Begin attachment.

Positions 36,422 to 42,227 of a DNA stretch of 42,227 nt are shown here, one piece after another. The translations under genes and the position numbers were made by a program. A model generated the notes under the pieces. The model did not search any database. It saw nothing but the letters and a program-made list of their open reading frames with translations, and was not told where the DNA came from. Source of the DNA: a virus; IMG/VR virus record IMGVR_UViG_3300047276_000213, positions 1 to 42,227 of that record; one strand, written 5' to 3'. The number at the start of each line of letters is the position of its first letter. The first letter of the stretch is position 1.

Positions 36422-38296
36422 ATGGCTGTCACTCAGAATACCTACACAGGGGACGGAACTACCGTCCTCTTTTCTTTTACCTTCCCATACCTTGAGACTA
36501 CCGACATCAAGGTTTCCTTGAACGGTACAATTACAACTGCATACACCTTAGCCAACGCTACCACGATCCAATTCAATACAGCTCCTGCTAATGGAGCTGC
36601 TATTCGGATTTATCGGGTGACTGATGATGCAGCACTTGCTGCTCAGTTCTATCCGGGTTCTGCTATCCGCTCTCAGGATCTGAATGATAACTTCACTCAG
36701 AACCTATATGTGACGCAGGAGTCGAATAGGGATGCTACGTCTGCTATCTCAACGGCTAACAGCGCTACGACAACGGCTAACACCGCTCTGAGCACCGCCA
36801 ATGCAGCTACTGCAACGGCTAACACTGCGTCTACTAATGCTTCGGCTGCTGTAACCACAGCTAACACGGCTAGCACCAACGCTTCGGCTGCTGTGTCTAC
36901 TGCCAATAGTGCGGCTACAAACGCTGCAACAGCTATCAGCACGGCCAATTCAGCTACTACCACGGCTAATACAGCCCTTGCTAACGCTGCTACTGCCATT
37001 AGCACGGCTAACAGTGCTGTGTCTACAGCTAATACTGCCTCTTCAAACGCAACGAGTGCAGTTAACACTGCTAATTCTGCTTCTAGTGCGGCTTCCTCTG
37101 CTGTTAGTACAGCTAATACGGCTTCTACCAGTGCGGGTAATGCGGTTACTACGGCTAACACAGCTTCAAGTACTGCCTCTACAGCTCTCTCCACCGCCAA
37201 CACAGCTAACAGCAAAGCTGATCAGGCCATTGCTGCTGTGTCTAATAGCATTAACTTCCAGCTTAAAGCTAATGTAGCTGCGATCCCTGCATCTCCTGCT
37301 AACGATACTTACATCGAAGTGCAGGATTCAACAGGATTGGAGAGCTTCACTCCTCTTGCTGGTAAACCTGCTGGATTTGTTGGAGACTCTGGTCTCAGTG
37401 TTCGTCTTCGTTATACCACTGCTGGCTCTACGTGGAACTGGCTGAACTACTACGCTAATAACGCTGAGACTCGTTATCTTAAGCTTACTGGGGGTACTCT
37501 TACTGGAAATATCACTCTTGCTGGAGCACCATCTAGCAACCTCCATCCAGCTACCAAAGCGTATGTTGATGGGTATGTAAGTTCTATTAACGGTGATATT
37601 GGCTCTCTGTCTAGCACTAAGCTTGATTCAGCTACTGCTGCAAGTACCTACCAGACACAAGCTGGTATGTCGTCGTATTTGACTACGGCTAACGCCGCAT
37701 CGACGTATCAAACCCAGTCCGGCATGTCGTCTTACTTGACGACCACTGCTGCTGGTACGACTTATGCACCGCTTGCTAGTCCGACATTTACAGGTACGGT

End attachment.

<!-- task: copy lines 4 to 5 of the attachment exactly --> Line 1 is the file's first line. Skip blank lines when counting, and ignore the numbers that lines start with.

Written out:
36501 CCGACATCAAGGTTTCCTTGAACGGTACAATTACAACTGCATACACCTTAGCCAACGCTACCACGATCCAATTCAATACAGCTCCTGCTAATGGAGCTGC
36601 TATTCGGATTTATCGGGTGACTGATGATGCAGCACTTGCTGCTCAGTTCTATCCGGGTTCTGCTATCCGCTCTCAGGATCTGAATGATAACTTCACTCAG